Fabulous Functional Flooring

This ubiquitous finish material is the setting for great commercial building design as long as it is durable and long-lasting
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Sponsored by Construction Specialties, LONSEAL® FLOORING, Neolith by TheSize, and New Millennium Building Systems
By Peter J. Arsenault, FAIA, NCARB, LEED AP
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Entrance Flooring

Too often, one of the most overlooked and underappreciated products within a building is an entrance flooring system. Comprised of an engineered mat or grid flooring system, entrance flooring is specifically designed to trap dirt and debris at the door. This means that it not only keeps the rest of the building flooring cleaner, reducing maintenance costs, but it also reduces potential damage from things that can be tracked in on shoes, carts, etc. As such, it is one of the most functional and cost-saving products that can be included in a building relative to their overall cost. Entrance flooring also improves indoor air quality by reducing airborne particles and the need for harsh cleaning chemicals. From a safety standpoint, dangerous conditions, like slippery floors, can be reduced since rainwater can be captured in the system, thus helping to eliminate slip and fall accidents. In terms of design options, there is a wide range of entrance flooring products available with selections readily made to suit all different building types, usage requirements, and budget ranges, not to mention contributing to a positive first impression when people enter the building. Because of the variety of aesthetic options and available materials, it is easy to create an entrance flooring system that readily complements a building’s design.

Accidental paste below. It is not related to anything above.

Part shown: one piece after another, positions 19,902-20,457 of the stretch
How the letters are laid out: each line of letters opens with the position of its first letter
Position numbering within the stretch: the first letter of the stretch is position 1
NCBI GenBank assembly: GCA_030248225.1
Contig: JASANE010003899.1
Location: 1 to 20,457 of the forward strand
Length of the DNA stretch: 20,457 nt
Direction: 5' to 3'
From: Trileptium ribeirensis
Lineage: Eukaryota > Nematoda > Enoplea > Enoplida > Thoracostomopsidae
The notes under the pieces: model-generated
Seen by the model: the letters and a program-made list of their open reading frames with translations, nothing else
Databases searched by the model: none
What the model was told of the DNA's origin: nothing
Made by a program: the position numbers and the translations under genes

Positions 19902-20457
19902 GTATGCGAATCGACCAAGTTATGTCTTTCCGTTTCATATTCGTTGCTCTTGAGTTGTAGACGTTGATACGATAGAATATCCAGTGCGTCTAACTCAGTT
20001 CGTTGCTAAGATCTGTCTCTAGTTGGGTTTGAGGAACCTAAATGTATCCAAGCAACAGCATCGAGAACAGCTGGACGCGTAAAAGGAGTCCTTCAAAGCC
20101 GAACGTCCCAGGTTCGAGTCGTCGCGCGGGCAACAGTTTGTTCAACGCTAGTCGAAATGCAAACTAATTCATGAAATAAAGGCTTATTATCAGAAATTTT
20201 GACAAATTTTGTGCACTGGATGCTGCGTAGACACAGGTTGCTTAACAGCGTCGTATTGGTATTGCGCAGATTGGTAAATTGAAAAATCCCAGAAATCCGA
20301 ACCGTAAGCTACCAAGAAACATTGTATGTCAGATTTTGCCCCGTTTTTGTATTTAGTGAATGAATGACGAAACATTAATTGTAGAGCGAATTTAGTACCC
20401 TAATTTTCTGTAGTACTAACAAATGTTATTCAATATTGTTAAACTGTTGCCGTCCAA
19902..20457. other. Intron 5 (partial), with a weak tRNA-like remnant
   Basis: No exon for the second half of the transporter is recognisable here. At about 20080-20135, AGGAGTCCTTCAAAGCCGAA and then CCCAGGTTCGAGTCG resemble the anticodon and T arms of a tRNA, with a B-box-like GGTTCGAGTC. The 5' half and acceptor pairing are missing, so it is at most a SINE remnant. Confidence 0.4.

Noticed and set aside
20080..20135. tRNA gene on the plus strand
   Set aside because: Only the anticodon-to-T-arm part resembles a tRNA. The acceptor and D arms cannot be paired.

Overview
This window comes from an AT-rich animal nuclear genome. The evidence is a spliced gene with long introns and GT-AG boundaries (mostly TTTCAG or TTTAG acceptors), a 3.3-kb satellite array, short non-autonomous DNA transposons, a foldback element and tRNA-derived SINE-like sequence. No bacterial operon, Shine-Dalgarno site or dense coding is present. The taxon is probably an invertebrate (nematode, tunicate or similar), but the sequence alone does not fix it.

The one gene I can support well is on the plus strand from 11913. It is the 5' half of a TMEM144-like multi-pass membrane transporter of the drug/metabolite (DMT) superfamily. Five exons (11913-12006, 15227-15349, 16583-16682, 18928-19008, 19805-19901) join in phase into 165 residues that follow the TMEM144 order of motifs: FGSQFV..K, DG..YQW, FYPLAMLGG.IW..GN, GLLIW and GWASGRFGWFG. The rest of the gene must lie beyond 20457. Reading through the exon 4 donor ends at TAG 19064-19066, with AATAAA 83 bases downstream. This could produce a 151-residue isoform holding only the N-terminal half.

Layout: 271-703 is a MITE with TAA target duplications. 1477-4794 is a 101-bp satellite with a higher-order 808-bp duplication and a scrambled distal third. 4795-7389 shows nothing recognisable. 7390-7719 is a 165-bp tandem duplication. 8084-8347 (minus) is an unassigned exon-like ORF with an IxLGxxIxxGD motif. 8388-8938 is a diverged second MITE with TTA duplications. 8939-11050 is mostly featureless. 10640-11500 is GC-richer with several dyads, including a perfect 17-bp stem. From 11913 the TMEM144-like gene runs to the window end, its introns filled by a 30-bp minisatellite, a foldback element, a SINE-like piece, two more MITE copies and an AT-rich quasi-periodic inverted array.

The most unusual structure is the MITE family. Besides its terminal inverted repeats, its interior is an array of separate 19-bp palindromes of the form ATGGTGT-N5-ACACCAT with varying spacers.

Permanent entrance flooring systems have been manufactured and incorporated into buildings since the 1960s so they have proven themselves repeatedly over time. Products include systems that are made from aluminum or stainless steel with common choices of computer-milled, modular mats, and grids. There are options for both surface-mounted systems that sit above a concrete floor and recess-mounted applications, which require that the concrete slab be formed to accept it. To assist during building design, most entrance flooring manufacturers will provide technical assistance to assure proper sizing coordination, product samples, and other details. Through this collaboration, products can be selected that are best suited to different building types and design factors, such as weather, foot traffic, rolling loads, and ADA compliance. This early collaboration allows architects and designers to gain insights into addressing proper layout and product choices for different situations. It also helps determine which aesthetic options and materials will best suit the overall design intent to either blend with the surrounding flooring or provide a visual accent. Once the project moves from design into construction, the manufacturing team can assist with field-verified dimensions, on-site technical support, product mockups, and sample coordination.